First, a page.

Days after Uvalde massacre, Trump rejects gun reforms at NRA event

·Senior White House Correspondent
·4-min read

Former President Donald Trump spoke at the annual meeting of the National Rifle Association on Friday in Houston, about 300 miles from Uvalde, Texas, where a gunman massacred 21 people, including 19 children, in an elementary school.

With the country reeling from the latest mass shooting, the NRA gathering proved too fraught for some Republicans and entertainers to attend. Lee Greenwood, the musician who penned Trump’s entrance song, “God Bless the U.S.A.” pulled out of the event, saying that showing up would be seen as an endorsement of the AR-15 rifle that had been used only days before to gun down children at Robb Elementary School.

Trump saw no such risk, and walked defiantly on stage to Greenwood’s anthem.

“And unlike some, I didn’t disappoint you by not showing up,” Trump said early in his remarks, a reference to Texas Gov. Greg Abbott, as well as Sen. John Cornyn and Rep. Dan Crenshaw, also of Texas, all of whom had pulled out of speaking live at the event.

Trump read aloud the names of the victims, the recorded sound of a mission bell punctuating each name.

“And while those he slaughtered are now with God in heaven, he will be eternally damned to burn in the fires of hell," Trump said of the 18-year-old killer, who purchased his weapons legally.

As have other Republicans, Trump depicted the assailant as an “out-control-lunatic” who had been corrupted by alienating cultural forces, while seeking to minimize the role of lax gun laws in what was the nation’s 214th mass shooting of the year.

Donald Trump
Trump attending the National Rifle Association annual convention in Houston. (Shannon Stapleton/Reuters)

The former president branded as “grotesque” and “repulsive” efforts for stricter gun control in the wake of the latest tragedy, which followed a racist massacre of 10 people in Buffalo earlier this month. Those horrific crimes have spurred a bipartisan group of senators to spend this week working on a bipartisanship bill that would expand scrutiny of people trying to buy guns.

Although Trump has routinely styled himself a political maverick not beholden to special interests, in Houston he hued closely to the organization’s talking points, as did the other speakers, regardless of the thousands of protesters who had gathered outside the venue.

It was time to “harden our schools,” Trump said, reprising what Sen. Ted Cruz of Texas had said from the convention floor only minutes before.

“Our schools should be the single-hardest target in our country,” Trump said, adding that teachers should be armed, a line that received hearty applause from the less-than-capacity crowd. The NRA pushed for the arming of teachers after the 2012 massacre at the Sandy Hook Elementary School in Newtown, Conn., in which 20 children and six adults were murdered by a gunman.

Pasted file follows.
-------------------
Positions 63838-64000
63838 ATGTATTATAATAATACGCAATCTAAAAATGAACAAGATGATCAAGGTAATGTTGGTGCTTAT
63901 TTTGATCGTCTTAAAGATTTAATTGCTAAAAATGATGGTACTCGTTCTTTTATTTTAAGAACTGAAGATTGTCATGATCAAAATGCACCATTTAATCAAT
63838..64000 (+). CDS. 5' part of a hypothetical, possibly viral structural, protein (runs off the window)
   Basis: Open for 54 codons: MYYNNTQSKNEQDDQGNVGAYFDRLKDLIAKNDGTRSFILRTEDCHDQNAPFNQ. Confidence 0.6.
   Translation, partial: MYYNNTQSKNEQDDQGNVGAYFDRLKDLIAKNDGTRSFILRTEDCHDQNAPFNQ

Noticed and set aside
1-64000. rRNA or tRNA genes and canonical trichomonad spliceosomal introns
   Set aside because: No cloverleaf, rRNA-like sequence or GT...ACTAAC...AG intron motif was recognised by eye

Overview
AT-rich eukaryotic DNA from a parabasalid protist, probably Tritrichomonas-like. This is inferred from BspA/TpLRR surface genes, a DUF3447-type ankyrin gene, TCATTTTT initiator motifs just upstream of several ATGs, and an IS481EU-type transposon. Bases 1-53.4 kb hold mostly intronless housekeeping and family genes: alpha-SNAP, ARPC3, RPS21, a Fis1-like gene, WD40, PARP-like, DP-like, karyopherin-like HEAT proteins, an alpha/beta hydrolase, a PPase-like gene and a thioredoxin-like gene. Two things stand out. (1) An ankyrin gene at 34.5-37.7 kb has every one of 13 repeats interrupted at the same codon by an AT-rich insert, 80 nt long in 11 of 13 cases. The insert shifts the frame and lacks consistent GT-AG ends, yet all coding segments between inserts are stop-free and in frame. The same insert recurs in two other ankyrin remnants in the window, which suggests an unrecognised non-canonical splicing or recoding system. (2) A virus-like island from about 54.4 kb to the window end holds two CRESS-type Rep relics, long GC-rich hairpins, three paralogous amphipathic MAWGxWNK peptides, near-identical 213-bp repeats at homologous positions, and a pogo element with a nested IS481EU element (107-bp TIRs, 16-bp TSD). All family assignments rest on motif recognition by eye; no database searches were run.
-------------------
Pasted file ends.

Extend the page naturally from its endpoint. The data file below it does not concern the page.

“No one should ever be allowed to get near a classroom until they have been checked, scanned, screened and approved,” Trump added.

And he appealed to the same nativist strain that helped him win the 2016 presidential election. “If the United States has $40 billion dollars to send to Ukraine, we should be able to do whatever it takes to keep our children safe at home,” the former president said, alluding to growing resistance among congressional Republicans to aid the Eastern European nation that has thus far successfully repelled a Russian invasion with the help of a Western alliance helmed by the United States.

People protest against gun laws
People protesting gun laws outside the NRA annual convention in Houston. (Daniel Kramer/Reuters)

Republicans have sought to turn the discourse about guns into a referendum on Democratic policies in cities like Chicago, where gun violence has persisted at alarmingly high levels despite strict gun laws. Defenders of gun control point to the fact that weak gun laws in neighboring states effectively frustrate any efforts on Chicago’s part.

“That’s a war zone,” he said of Chicago, a perennial target of Republican attacks on gun control.

Though he enacted a significant criminal justice reform measure while in office, Trump returned on Friday to his roots as a booster of big city law-and-order policing, which in 1989 infamously saw him call for the death penalty for five young men of color wrongly accused of raping a nighttime jogger in Central Park.

“You really wonder,” Trump mused, “do the Democrats even care?” He depicted the Democratic Party as beholden to the “Defund the Police” slogan from the summer of 2020, which many liberals did support at the time but most have since renounced.

His speech also served as a freewheeling campaign stump speech that included false claims about the 2020 presidential election.

At one point, he reminisced about having received the NRA’s endorsement when seeking the presidency in 2016. As did abortion opponents, gun advocates looked past Trump’s own record as a liberal New Yorker, correctly predicting that he would appoint conservative judges if elected.

“It was like getting into a great college,” Trump said of the endorsement. “You say, ‘Boy, that feels good.’”

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